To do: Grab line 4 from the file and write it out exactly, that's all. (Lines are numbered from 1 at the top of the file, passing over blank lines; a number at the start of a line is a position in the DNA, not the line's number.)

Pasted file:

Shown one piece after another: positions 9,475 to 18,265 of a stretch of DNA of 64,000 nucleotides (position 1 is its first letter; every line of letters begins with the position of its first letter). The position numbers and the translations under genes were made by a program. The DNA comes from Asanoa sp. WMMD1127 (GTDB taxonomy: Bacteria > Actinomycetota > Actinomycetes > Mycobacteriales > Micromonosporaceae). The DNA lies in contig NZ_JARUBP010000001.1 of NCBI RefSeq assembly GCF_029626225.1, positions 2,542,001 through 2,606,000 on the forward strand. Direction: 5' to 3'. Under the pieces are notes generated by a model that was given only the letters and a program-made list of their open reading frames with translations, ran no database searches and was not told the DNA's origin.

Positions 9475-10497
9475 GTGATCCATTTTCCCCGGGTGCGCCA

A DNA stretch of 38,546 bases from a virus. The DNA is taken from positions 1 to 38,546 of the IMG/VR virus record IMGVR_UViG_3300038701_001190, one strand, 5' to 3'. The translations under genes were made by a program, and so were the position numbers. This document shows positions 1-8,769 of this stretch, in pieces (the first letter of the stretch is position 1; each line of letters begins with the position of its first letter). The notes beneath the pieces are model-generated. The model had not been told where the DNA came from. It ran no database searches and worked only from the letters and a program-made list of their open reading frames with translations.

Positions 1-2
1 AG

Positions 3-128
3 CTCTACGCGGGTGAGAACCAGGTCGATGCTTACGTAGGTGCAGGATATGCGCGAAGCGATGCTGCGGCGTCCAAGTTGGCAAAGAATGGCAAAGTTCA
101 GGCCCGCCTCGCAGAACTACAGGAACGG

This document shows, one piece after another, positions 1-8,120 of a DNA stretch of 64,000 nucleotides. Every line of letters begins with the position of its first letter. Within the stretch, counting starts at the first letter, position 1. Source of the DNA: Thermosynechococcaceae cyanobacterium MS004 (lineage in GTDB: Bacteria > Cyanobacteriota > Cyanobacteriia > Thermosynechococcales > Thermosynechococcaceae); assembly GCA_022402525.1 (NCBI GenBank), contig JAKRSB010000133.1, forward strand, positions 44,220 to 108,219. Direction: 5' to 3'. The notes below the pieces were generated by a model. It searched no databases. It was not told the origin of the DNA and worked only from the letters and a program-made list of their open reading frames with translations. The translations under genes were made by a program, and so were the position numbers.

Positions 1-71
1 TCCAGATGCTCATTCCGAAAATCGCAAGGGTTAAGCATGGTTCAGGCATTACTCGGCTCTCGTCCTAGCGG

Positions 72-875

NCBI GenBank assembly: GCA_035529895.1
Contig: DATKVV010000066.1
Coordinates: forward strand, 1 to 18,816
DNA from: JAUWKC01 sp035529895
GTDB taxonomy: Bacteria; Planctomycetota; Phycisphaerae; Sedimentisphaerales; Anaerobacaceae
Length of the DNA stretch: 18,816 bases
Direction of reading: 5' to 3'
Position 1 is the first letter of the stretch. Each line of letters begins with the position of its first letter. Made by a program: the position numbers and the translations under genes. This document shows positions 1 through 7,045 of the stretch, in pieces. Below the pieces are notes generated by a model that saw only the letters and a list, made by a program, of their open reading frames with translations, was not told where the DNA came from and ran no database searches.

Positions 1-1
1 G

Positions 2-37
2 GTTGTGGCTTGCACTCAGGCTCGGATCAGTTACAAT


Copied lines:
A DNA stretch of 38,546 bases from a virus. The DNA is taken from positions 1 to 38,546 of the IMG/VR virus record IMGVR_UViG_3300038701_001190, one strand, 5' to 3'. The translations under genes were made by a program, and so were the position numbers. This document shows positions 1-8,769 of this stretch, in pieces (the first letter of the stretch is position 1; each line of letters begins with the position of its first letter). The notes beneath the pieces are model-generated. The model had not been told where the DNA came from. It ran no database searches and worked only from the letters and a program-made list of their open reading frames with translations.